Striker – Same (1978)

FrontCover1This versatile hard rock quartet was formed in 1977 by the multi-talented Rick Randle (vocals, keyboards, guitar). Enlisting the services of Scott Roseburg (vocals, bass, guitar), Rick Ramirez (guitar) and Rick Taylor (drums, vocals), Striker signed with Arista Records the following year. Their music incorporated rock, funk, boogie, blues and soul influences, and although this eclecticism avoided press pigeon-holing, it also limited their potential audience. Their album featured impressive guitar and vocal harmonies, but lacked identity because of the varied styles employed. Failing to win an appreciative audience, Randle dissolved the band in 1979. Rick Ramirez went on to join Bruzer. (by AllMusic)

Striker was an American combo from Seattle, Washington, which sole album (self-titled, 1978) largely deserve an official remaster. Until this happens, an obscure bootleg label has released the album on CD, transferred from vinly, yes, but really well done.

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Originally known as Randle-Rosburg, the group became Striker in the mid-seventies and was amongst Seattle’s leading hard rock bands of the era. The group was soon signed by a major label (Arista) and recorded & released their debut in 1978.
Their style was pretty ahead of its time, blending classic hard rock with some melodic rock twist that would become popular on FM radio two years after.
Think Legs Diamond, The Babys (John Waite), some of New England, and why not, a bit of Angel (Giuffria).

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‘Think About It’ is an extremely contagious opener with a catchy guitar work, smooth vocals and some synth flourishes. ‘Midnight Flyer’ is more midtempo, melodic and with lovely harmony vocals.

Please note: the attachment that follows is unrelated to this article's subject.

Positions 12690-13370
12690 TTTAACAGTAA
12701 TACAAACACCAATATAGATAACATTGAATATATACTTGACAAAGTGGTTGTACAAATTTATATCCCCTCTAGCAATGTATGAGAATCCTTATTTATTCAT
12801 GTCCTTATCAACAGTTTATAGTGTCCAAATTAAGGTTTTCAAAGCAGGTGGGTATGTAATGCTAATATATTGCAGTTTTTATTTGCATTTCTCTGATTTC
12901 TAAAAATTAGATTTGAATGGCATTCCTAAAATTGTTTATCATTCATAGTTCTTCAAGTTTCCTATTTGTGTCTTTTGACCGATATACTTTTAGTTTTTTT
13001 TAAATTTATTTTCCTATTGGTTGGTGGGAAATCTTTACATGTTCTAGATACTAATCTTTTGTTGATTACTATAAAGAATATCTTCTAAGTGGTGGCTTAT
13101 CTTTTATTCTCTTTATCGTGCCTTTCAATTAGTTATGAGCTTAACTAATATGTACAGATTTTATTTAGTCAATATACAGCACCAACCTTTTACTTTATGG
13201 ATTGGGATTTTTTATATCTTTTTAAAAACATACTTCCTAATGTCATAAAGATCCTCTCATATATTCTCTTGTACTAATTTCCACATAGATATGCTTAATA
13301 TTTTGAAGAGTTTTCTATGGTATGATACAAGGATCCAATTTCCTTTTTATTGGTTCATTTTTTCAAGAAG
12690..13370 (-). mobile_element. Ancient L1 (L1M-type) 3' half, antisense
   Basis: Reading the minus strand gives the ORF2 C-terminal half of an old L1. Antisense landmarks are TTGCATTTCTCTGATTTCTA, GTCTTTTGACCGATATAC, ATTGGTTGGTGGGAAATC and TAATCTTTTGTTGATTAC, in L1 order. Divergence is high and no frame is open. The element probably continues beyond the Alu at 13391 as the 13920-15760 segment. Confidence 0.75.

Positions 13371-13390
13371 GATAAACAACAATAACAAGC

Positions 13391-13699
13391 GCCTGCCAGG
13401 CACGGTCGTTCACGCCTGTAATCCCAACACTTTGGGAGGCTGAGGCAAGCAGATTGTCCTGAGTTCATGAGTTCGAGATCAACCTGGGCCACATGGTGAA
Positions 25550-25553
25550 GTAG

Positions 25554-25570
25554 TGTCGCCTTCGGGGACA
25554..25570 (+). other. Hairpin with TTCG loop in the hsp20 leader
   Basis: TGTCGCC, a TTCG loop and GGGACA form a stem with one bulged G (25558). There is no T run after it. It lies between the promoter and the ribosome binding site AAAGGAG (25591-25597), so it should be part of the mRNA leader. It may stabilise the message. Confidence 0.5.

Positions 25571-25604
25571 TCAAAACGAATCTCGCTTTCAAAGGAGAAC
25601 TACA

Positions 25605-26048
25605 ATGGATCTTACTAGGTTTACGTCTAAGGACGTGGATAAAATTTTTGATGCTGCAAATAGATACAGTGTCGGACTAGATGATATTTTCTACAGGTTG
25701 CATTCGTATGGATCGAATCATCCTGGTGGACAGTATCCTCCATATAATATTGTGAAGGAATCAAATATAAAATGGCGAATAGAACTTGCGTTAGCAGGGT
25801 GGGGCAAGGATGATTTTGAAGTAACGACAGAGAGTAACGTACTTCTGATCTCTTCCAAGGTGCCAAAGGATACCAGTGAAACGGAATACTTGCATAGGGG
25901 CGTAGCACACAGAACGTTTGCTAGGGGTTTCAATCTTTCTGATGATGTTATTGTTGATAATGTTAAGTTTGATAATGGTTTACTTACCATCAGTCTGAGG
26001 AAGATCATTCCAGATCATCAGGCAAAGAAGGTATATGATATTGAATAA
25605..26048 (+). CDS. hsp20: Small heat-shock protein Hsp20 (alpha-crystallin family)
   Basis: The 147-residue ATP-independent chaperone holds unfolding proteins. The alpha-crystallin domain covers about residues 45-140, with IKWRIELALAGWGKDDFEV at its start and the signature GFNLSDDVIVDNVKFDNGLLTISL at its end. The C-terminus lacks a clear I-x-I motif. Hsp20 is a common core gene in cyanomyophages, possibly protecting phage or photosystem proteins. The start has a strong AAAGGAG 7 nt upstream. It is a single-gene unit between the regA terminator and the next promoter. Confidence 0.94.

Striker add acoustic guitars on the dynamic ‘Wish’, while ‘More Than Enough’ rocks with a fine swaggering riff. Then ‘Hard On Me’ is an edgy blues tinged rocker in the mould of early Legs Diamond. All very ‘American’.

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Check carefully the main riff of ‘On My Way’… holy cow, this is exactly the same used later by Def Leppard for their hit ‘Photograph’!
‘Hard On Me’ has some Aerosmith on it, then the style changes completely in the Californian AOR of ‘By Your Side’, a smooth melodic piece that should have been ranked high on FM radio.

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‘Running In The Wrong Lane’ returns to rock ‘n roll plenty of swagger complete with a bar-room piano and a hooky chorus, then the album ends ‘We Got The Power’ a rocker bringing to mind the very first Foreigner.

“Striker” is a lost little gem from the late Seventies US scene, and rocks with an energy and melody sure to appeal classic rock fans. Unfortunately, the group disbanded in 1980 with all members joining renowned acts, like vocalist and keyboard / guitar player Rick Randle being involved with the excellent band Bighorn.

Highly Recommended. (0dayrox.org)

And “More Than Enough” could be a perfect song for Rod Stewart & The Faces …

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Personnel:
Rick Ramirez (lead guitar)
Rick Randle (vocals, keyboards, guitar)
Scott Rosburg (vocals, bass, guitar)
Rick Taylor (drums)

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Tracklist:
01. Think About It (Randle) 3.24
02. Midnight Flyer (Randle) 3.34
03. Wish (Randle) 3.47
04. More Than Enough (Rosburg) 4.33
05. On My Way (Randle) 3.52
06. Hard On Me (Randle/Ramirez) 3.08
07. Somebody Help Me (Rosburg/Ramirez) 3.28